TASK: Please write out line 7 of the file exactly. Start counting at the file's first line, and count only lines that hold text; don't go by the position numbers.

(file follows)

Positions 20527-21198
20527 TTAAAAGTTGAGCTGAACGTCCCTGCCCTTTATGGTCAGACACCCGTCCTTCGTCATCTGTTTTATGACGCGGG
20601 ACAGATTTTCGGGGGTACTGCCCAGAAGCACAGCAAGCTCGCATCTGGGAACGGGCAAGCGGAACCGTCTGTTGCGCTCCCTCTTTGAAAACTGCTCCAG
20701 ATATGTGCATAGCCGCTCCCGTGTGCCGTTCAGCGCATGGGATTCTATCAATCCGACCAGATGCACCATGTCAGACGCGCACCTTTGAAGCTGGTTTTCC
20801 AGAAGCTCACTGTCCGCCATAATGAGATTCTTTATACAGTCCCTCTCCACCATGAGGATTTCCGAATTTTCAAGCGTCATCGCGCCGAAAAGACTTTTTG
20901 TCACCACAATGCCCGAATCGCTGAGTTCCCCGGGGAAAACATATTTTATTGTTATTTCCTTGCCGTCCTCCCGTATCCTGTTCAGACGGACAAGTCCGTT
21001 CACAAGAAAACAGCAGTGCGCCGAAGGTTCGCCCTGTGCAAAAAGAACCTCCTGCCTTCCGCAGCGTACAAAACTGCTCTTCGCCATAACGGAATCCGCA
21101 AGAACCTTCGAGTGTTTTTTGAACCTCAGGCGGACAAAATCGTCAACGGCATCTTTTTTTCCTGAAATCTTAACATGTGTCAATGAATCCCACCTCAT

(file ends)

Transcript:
21001 CACAAGAAAACAGCAGTGCGCCGAAGGTTCGCCCTGTGCAAAAAGAACCTCCTGCCTTCCGCAGCGTACAAAACTGCTCTTCGCCATAACGGAATCCGCA